Conversation at the United Nations
While serving Bethesda Covenant Church in New York City for two years, my eyes were opened. Our congregation met at the Church Center for the UN on Sunday mornings for worship.
At our introductory service, we were honored to have East Coast Conference Superintendent, Rev. C. Leslie Strand, and Dr. Carl Soule, head of the Church Center, welcome us with greetings. I wondered where our future would take us. I would like to report that we had tremendous crowds and all of upper New York City, including the UN delegation, was talking about it. Not so. But we did have all the old Bethesda friends, occasional UN delegates, and a few drop-ins now and then. Delegates from Iceland worshipped with us several times. Others from Norway came as well. Our small and more elderly congregation was very faithful.
I soon discovered that we were very close to the heartbeat of the world. From my office on the tenth floor of the Church Center of the United Nations (CCUN) I looked at the United Nations building across the street. Dr. Soule put me on the unpaid staff at the Center. I worked with representatives from many denominations across the country. One of our privileges was to attend briefings by UN leaders. I realized then the overwhelming task, one of even greater concern than keeping peace, was to help poor families in many forgotten nations. The UN helps suffering children out of danger and back to health. It deals with problems we seldom think about. People who doubt the United Nations should thank the loving God that there is an institution of human concern to help where we do not and where we often prefer to close our eyes.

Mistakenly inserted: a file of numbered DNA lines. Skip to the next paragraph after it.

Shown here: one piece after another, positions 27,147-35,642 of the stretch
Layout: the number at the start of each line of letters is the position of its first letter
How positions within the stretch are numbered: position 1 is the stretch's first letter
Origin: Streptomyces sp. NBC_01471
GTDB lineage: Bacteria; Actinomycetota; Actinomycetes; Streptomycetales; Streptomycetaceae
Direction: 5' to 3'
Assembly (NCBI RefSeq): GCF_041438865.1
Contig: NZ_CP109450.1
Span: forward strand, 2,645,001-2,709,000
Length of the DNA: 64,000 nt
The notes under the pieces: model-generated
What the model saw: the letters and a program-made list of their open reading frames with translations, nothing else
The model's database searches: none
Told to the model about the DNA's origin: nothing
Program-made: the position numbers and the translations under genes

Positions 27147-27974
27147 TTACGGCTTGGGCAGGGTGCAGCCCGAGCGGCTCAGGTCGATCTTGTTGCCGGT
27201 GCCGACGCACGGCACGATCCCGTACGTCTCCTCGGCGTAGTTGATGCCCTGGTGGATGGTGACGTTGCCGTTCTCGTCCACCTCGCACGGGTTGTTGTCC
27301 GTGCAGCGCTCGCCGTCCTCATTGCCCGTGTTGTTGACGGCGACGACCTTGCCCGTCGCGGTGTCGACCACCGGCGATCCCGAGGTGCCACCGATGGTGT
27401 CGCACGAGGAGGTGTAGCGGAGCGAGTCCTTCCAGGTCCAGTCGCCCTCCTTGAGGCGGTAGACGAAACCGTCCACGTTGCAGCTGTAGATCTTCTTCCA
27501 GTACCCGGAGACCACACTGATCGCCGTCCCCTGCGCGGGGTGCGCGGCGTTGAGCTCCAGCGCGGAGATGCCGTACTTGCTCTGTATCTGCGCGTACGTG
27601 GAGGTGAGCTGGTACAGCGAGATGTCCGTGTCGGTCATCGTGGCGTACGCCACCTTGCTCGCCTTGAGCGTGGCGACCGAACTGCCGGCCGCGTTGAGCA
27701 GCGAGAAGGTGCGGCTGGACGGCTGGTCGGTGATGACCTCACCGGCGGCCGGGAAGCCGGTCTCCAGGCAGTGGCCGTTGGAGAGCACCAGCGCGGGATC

One ordinary morning, I got a call from Miss Carlson, a flight attendant from California. A Covenant girl, she had developed a friendship with a UN delegate from Jordan. She asked me if I would like to have lunch with Muhammud El Farra. Eureka! Would I!!! Oh, yes! Days later the phone rang. Dr. Muhammud was on the line and he invited me to lunch in the delegates dining room at noon the next day. Honored and excited? You bet!!
At lunch, Dr. Muhammud told me that he had received three death threats that morning. They were all from members of the Jewish Defense League in New York City. It seems that it was not always safe for him in New York. As we ate and conversed, he posed a question with theological implications. “Why do you Christians favor the Jews who do not believe in Jesus while we Muslims do?” I was taken by surprise. I do not recall my answer. But I have thought a lot about it since. For example, why was he so concerned that I understand how Muslims identify with Jesus? One reason, of course, is the antagonism between Muslims and Jews but beyond that, I think he wanted Christians to understand the respect Muslims have for Jesus, that Muslims do not have to reject Jesus to follow Mohammed. Christian scholar Dr. Jaraslov Pelikan confirms that for Muslims the person of Muhammud is not the counter part to Jesus supporting what Dr. Muhammud asserted. The Ambassador and I acknowledged that all three faiths trace their roots to Abraham. So, where do we go from here?
I think the Ambassador’s concern was to find genuine grounds for coming together in faith. That concern has never been more needed than now. We Christians seem to be using our faith to separate ourselves from our “enemies” or seek a reason to destroy them. We need to remember that “…God did not send his Son into the world to condemn but to save the world through him” (John 3: 17).
I think the Ambassador knew a lot about Jesus. I think he understood that the love revealed in Christ can bring people and nations together. Could it be that most Muslims know more about Jesus than we realize? Do we believe that the love revealed by Christ can bring people and nations together?